Let me give you an example of a variant so you know what we're talking about here. This is actually a larger one. In Matthew 1:22, some manuscripts say "through Isaiah the prophet," some say "through the mouth of Isaiah the prophet," and some say "through the prophet." They're all talking about the same thing. Someone was a little more explicit than someone else. Sometimes, scribes tried to be helpful and say, "Oh, I know what prophet this is they're talking about. I'll say it was Isaiah." We're able to see those things as the texts go throughout the centuries and see where they get introduced, but the very fact that we know they got introduced means we know they weren't in there originally.
Another variant, and this one actually has some practical concerns, is Matthew 18:15, which says, "If your brother sins, go and show him his fault." At least, that's what it says in the oldest and best manuscripts. Your translation very well may say, "If your brother sins against you, go and show him his fault." The first one is general, the second is much more specific—the sin needs to be about you. A lot of times, your Bible will have a footnote on these types of things, and it's helpful to know they're there.
Now, there are some additions to the text that we know are additions; they're not just variants on a given verse. There are several, but there are two notable ones. There's the long ending of Mark, and so if you open your Bible to Mark 16:9-20, you're likely to find either it's not there, or it's in brackets or has a footnote, because this is almost assuredly not original. It's not Holy Spirit-inspired Scripture, it was added later by someone else. This has actually appeared at different places in the Bible throughout time, but it is not original. In the same way, the woman caught in adultery passage (that I've heard extremely few sermons preached on correctly) in John 7:53-8:11 is not original. That should not be in our Bible as Holy Spirit-inspired Scripture. Notably, that passage has appeared at different places in the canon as well throughout time (“canon" just meaning the Bible, the list of books we consider to be authoritative.) John 5:4 is not in some Bibles, because it was a later addition.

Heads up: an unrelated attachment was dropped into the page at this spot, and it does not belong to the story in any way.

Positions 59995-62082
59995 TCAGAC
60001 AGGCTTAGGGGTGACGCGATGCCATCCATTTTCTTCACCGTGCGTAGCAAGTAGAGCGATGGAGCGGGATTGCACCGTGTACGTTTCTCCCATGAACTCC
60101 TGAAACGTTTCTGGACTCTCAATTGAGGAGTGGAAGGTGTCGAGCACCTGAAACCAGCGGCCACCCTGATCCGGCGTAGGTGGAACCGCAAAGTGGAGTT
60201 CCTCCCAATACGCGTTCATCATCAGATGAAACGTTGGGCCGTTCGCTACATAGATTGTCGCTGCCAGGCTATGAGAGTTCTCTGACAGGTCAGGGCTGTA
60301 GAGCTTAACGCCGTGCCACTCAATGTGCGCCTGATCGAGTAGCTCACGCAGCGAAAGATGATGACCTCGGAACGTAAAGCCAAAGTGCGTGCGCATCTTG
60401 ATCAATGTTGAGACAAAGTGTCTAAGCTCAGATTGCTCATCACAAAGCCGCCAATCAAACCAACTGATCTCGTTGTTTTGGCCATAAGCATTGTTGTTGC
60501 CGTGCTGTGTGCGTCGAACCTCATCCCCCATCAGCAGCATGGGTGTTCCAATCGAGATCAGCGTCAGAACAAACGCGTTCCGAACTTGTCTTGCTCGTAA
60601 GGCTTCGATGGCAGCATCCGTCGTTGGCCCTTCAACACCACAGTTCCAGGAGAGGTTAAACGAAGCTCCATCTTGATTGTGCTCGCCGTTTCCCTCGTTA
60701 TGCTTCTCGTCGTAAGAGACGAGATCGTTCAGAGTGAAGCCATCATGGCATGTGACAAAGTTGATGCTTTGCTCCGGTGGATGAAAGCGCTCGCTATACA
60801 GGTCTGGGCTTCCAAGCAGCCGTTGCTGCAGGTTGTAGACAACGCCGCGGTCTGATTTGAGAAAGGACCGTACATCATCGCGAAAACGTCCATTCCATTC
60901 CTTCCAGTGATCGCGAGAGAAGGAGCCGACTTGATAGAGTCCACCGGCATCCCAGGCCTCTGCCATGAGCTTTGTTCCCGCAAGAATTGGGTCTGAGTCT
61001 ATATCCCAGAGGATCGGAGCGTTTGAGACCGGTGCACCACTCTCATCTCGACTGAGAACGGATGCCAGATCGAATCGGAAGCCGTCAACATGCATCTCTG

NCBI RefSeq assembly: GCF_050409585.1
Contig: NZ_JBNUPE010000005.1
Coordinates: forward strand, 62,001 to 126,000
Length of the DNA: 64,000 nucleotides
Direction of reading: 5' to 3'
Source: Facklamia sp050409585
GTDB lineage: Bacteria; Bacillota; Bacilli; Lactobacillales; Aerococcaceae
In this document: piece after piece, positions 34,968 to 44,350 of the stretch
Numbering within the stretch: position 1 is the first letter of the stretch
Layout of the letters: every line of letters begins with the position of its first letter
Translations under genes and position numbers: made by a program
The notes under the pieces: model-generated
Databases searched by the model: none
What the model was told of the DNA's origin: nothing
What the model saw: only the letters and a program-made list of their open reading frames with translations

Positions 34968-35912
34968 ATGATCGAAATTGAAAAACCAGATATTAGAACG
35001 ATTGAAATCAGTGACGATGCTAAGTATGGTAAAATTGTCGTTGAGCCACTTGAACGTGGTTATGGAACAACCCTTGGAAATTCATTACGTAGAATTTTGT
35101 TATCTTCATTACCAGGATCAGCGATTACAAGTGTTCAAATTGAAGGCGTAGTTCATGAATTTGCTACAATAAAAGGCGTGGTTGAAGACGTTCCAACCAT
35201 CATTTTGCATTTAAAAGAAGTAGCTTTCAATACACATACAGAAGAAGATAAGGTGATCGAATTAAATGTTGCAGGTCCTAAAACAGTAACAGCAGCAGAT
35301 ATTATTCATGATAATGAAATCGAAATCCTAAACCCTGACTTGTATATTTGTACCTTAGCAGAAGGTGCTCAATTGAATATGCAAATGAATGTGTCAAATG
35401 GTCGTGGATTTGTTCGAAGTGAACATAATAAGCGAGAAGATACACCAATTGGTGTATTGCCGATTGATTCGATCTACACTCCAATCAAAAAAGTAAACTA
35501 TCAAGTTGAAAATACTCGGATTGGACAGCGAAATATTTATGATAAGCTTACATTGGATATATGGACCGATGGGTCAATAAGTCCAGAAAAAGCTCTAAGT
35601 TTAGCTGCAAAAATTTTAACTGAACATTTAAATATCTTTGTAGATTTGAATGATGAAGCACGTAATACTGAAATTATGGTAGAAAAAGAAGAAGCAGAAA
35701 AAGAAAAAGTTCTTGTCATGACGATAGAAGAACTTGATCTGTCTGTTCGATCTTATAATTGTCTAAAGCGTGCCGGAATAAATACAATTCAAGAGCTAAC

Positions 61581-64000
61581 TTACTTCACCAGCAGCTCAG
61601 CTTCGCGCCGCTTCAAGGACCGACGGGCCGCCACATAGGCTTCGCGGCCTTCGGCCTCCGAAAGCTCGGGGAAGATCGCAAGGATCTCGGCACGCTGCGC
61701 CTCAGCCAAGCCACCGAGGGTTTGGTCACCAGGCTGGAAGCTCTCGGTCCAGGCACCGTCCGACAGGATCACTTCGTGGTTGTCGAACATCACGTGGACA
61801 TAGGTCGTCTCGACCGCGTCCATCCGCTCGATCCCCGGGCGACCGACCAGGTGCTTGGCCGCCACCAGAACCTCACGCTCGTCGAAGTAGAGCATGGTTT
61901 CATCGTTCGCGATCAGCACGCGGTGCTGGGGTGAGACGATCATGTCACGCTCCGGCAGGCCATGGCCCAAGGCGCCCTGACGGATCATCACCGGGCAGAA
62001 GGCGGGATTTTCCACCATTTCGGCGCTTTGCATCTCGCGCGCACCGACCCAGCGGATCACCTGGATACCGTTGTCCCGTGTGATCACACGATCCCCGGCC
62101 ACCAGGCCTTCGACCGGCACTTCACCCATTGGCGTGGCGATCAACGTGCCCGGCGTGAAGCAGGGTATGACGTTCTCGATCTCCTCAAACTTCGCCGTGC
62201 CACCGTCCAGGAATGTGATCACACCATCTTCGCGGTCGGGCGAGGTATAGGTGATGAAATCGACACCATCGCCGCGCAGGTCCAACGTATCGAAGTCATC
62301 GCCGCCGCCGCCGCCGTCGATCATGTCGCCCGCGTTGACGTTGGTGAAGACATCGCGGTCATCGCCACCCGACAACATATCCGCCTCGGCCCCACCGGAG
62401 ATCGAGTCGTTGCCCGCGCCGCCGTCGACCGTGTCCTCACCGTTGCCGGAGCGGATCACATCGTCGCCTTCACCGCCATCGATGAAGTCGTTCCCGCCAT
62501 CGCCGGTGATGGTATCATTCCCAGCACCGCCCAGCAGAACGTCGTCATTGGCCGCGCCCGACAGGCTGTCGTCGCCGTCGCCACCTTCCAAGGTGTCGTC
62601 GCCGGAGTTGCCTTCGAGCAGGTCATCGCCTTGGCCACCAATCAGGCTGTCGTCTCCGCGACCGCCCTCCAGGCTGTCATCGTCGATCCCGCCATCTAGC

Now, you might be saying, "There were things added to my Bible? That's really concerning." Here's the point you need to realize: We know they were added. We know they were added, because we know what the originals said with extreme confidence, because we have extremely early copies. The other thing to point out is, it's not just that we have early copies, it's that these things were being copied and written down during the life of the original writers, during the life of eyewitnesses, and so there's an inherent check on the correctness of what's being taught and what's being circulated.